Supplication and Statistics

In yesterday’s post, I linked a video which deals with two possible outcomes of supplication (i.e., a prayer request): the thing requested happens or the thing requested does not happen.  When the thing requested does or does not happen, the non-outcome may be interpreted in a third way, which is not an actual outcome but rather is an interpretation dependent on the two possible outcomes: one must wait — the thing may or may not happen in the future (which leads us back to two possible outcomes).

If the thing requested is equally probable, this is akin to a fair coin flip: there is a 50 percent of it happening and a 50 percent chance of it not happening.  Those are pretty decent odds in a world filled with contingency, chance, and a fair amount of chaos.

Just ask the roulette gambler who plays red/green only.  If such a gambler only plays a few spins, there is a chance that he or she will beat the odds and win on 5 out of 6 spins.  If, however, the gambler begins feeling “the luck” and continues playing, the laws of probability (a regression toward the mean, which can be seen at the high point or center line of a bell curve) will ensure that on a thousand spins, the outcome will be close to 50/50 and if the gambler is betting the same amount every spin, will end up where he started (though considerably more intoxicated with all the free drinks).  The gambler will probably feel neither lucky nor unlucky, but will have a hangover the next day.

What this means in terms of prayer is this: the outcome (or perceived efficacy of the prayer) is highly dependent on the nature of the request.  If someone makes a request that — during the normal course of day to day life (averaged over time) — is equally likely to happen or not happen, then chances are that such requests will appear to be granted about half the time.  These seem like decent odds for an act that requires little by way of expenditure.  It may also create the illusion of causation.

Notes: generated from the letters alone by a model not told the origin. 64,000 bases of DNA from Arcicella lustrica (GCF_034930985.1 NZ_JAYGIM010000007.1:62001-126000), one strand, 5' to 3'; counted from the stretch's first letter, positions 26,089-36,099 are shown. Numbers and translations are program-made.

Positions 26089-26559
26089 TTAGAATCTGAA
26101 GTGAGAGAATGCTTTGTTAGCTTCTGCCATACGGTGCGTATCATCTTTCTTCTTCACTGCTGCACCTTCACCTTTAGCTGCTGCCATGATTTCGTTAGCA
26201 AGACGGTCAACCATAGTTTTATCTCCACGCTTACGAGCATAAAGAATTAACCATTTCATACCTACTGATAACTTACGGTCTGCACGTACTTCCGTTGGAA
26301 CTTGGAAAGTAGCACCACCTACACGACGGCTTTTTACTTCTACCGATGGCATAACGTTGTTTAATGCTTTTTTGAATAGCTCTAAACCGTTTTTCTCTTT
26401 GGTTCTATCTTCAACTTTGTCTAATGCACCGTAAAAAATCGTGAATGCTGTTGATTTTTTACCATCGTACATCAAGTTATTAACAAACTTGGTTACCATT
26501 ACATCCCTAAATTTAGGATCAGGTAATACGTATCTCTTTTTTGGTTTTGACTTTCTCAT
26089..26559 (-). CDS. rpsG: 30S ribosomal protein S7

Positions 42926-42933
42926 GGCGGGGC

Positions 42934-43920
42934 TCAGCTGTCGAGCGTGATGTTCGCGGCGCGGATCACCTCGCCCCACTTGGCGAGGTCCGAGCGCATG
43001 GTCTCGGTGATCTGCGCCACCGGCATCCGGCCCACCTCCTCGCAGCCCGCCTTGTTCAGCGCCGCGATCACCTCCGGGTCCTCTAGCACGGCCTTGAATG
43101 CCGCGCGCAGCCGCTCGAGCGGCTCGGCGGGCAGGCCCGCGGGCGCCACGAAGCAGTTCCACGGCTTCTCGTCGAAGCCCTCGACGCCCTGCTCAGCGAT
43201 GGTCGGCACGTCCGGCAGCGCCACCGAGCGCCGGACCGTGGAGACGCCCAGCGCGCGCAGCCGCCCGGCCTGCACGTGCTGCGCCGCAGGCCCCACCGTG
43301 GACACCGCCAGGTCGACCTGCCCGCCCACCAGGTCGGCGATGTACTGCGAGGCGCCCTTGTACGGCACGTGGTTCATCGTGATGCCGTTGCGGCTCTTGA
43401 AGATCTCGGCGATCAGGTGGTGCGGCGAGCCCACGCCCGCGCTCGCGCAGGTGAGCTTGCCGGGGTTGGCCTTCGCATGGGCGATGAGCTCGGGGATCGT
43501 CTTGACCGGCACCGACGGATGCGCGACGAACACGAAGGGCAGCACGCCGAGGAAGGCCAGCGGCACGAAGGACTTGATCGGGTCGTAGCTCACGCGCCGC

Moreover, the reinforcement that accompanies this perceived outcome will be substantial: when it appears that 50% of all prayer requests result in the fulfillment of the wish, there will be few disincentives to stop praying.  Given the widespread human tendency to overestimate and overinterpret positive outcomes, the perception will be that prayer — under these limited circumstances, is efficacious.  There will be little disincentive to stop praying.

The incentives can be further increased by making prayer requests general or vague.  Those who ask for happiness, health, stability, success, love, healing, or guidance will — given enough time and absent pathology — tend to experience these things due to the normal fluctuations of daily existence.  Averaged over time, these things are likely to occur though there will be oscillations (i.e., deviations).

The only disincentive that might arise is if one consistently makes specific requests that are unlikely to occur during the course of one’s life.  Thus, if I pray to win the lottery, have Catherine Zeta-Jones fall in love with me, inherit Warren Buffet’s fortune, become master of Bora Bora, appointed research professor at Princeton, and publish a 10 million copy best-seller, I am likely to be disappointed in all these requests.  At some point, I will probably stop praying or will modify my requests to increase the odds of perceived success.

Given these facts, it seems likely that prayer and supplication are here to stay.  Correlation is not, however, causation.

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